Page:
❍ signals propagate freely,
e.g., radio

Introduction 1-36
Physical Media: coax, fiber
Coaxial cable: Fiber optic cable:
 glass fiber carrying light
 two concentric copper
pulses, each pulse a bit
conductors
 high-speed operation:
 bidirectional
❍ high-speed point-to-point
 baseband: transmission (e.g., 5 Gps)
❍ single channel on cable  low error rate: repeaters
❍ legacy Ethernet spaced far apart ; immune
 broadband: to electromagnetic noise
❍ multiple channel on cable
❍ HFC

Introduction 1-37
Physical media: radio
 signal carried in Radio link types:
electromagnetic  terrestrial microwave
spectrum ❍ e.g. up to 45 Mbps channels

 no physical “wire”  LAN (e.g., WaveLAN)


 bidirectional ❍ 2Mbps, 11Mbps
 propagation  wide-area (e.g., cellular)
environment effects: ❍ e.g. 3G: hundreds of kbps

❍ reflection  satellite
❍ obstruction by objects ❍ up to 50Mbps channel (or
❍ interference multiple smaller channels)
❍ 270 msec end-end delay
❍ geosynchronous versus
LEOS
Introduction 1-38
Chapter 1: roadmap
1.1 What is the Internet?
1.2 Network edge
1.3 Network core
1.4 Network access and physical media
1.5 Internet structure and ISPs
1.6 Delay & loss in packet-switched networks
1.7 Protocol layers, service models
1.8 History

Introduction 1-39
Internet structure: network of networks
 roughly hierarchical
 at center: “tier-1” ISPs (e.g., UUNet, BBN/Genuity,
Sprint, AT&T), national/international coverage
❍ treat each other as equals

Tier-1 providers
also interconnect
Tier-1 at public network
providers
Tier 1 ISP
NAP access points
interconnect (NAPs)
(peer)
privately
Tier 1 ISP Tier 1 ISP

Introduction 1-40
Tier-1 ISP: e.g., Sprint
Sprint US backbone network

Introduction 1-41
Internet structure: network of networks
 “Tier-2” ISPs: smaller (often regional) ISPs
❍ Connect to one or more tier-1 ISPs, possibly other tier-2 ISPs

Tier-2 ISPs
Tier-2 ISP pays Tier-2 ISP also peer
Tier-2 ISP privately with
tier-1 ISP for
connectivity to Tier 1 ISP each other,
rest of Internet NAP interconnect
 tier-2 ISP is at NAP
customer of
tier-1 provider Tier 1 ISP Tier 1 ISP Tier-2 ISP

Tier-2 ISP Tier-2 ISP

Introduction 1-42
Internet structure: network of networks
 “Tier-3” ISPs and local ISPs
❍ last hop (“access”) network (closest to end systems)

local
ISP Tier 3 local
local local
ISP ISP
ISP ISP
Local and tier- Tier-2 ISP Tier-2 ISP
3 ISPs are
customers of Tier 1 ISP
higher tier NAP
ISPs
connecting
them to rest
Tier 1 ISP Tier 1 ISP Tier-2 ISP
of Internet
local
Tier-2 ISP Tier-2 ISP
ISP
local local local
ISP ISP ISP Introduction 1-43
Internet structure: network of networks
 a packet passes through many networks!

local
ISP Tier 3 local
local local
ISP ISP
ISP ISP
Tier-2 ISP Tier-2 ISP

Tier 1 ISP
NAP

Tier 1 ISP Tier 1 ISP Tier-2 ISP


local
Tier-2 ISP Tier-2 ISP
ISP
local local local
ISP ISP ISP Introduction 1-44
Chapter 1: roadmap
1.1 What is the Internet?
1.2 Network edge
1.3 Network core
1.4 Network access and physical media
1.5 Internet structure and ISPs
1.6 Delay & loss in packet-switched networks
1.7 Protocol layers, service models
1.8 History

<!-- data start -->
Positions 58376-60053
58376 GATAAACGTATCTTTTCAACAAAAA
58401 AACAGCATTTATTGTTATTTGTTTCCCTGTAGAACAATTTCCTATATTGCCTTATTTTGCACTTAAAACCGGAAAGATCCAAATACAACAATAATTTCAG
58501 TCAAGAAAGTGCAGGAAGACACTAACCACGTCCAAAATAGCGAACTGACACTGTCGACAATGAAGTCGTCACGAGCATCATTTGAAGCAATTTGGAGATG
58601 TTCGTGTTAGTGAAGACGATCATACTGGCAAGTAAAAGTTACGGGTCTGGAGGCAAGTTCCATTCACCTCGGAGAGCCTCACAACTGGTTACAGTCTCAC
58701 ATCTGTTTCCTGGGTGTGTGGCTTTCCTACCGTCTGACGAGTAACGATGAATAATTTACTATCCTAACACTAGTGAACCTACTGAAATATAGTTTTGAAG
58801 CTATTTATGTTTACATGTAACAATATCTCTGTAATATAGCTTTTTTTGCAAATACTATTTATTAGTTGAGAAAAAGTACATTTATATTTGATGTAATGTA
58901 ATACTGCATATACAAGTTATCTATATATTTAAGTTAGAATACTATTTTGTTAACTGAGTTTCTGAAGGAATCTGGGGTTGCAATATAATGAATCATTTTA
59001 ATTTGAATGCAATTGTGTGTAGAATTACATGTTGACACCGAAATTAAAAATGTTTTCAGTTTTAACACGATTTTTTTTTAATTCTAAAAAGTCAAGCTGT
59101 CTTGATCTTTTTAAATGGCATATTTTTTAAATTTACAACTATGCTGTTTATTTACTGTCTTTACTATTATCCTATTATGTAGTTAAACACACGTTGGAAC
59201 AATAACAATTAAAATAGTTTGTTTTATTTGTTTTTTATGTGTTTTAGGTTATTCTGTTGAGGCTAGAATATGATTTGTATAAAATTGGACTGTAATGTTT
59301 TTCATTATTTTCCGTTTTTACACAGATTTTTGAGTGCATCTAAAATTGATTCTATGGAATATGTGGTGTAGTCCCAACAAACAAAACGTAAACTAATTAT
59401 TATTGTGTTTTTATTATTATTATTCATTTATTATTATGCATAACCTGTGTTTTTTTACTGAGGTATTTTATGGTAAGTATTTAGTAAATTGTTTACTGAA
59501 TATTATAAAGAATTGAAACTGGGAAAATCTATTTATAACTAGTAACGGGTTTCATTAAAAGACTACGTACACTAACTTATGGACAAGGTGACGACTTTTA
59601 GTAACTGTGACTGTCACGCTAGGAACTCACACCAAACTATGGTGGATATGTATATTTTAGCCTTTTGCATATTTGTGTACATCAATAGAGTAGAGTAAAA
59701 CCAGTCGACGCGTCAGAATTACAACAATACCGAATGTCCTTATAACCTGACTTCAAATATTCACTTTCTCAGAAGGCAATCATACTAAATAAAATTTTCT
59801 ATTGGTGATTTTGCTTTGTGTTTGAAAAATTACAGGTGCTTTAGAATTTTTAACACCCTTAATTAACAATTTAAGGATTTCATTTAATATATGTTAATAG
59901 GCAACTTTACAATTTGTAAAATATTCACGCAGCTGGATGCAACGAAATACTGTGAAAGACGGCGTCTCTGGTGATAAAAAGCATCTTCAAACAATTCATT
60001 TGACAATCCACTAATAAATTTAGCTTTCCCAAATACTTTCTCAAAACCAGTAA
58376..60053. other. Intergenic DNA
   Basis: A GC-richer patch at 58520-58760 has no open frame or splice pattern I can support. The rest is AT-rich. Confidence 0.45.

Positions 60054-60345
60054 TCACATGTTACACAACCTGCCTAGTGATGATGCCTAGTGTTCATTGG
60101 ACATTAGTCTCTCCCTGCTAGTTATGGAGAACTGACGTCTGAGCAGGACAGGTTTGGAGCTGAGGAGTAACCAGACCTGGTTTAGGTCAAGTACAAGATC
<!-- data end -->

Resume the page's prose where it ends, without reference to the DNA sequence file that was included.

Introduction 1-45
How do loss and delay occur?
packets queue in router buffers
 packet arrival rate to link exceeds output link capacity
 packets queue, wait for turn

packet being transmitted (delay)

B
packets queueing (delay)
free (available) buffers: arriving packets
dropped (loss) if no free buffers
Introduction 1-46
Four sources of packet delay
 1. nodal processing:  2. queueing
❍ check bit errors ❍ time waiting at output
❍ determine output link link for transmission
❍ depends on congestion
level of router

transmission
A propagation

B
nodal
processing queueing

Introduction 1-47
Delay in packet-switched networks
3. Transmission delay: 4. Propagation delay:
 R=link bandwidth (bps)  d = length of physical link
 L=packet length (bits)  s = propagation speed in
 time to send bits into medium
link = L/R  propagation delay = d/s

transmission
A propagation

B
nodal
processing queueing
Introduction 1-48
Packet loss
 queue (aka buffer) preceding link in buffer
has finite capacity
 when packet arrives to full queue, packet is
dropped (aka lost)
 lost packet may be retransmitted by
previous node, by source end system, or not
retransmitted at all

Introduction 1-49
Chapter 1: roadmap
1.1 What is the Internet?
1.2 Network edge
1.3 Network core
1.4 Network access and physical media
1.5 Internet structure and ISPs
1.6 Delay & loss in packet-switched networks
1.7 Protocol layers, service models
1.8 History

Introduction 1-50
Protocol “Layers”
Networks are complex!
 many “pieces”:
❍ hosts
❍ routers
❍ links of various
media
❍ applications
❍ protocols
❍ hardware,
software

Introduction 1-51
Organization of air travel

ticket (purchase) ticket (complain)

baggage (check) baggage (claim)

gates (load) gates (unload)

runway takeoff runway landing

airplane routing airplane routing


airplane routing

 a series of steps

Introduction 1-52
Organization of air travel: a different view

ticket (purchase) ticket (complain)

baggage (check) baggage (claim)

gates (load) gates (unload)

runway takeoff runway landing

airplane routing airplane routing


airplane routing

Layers: each layer implements a service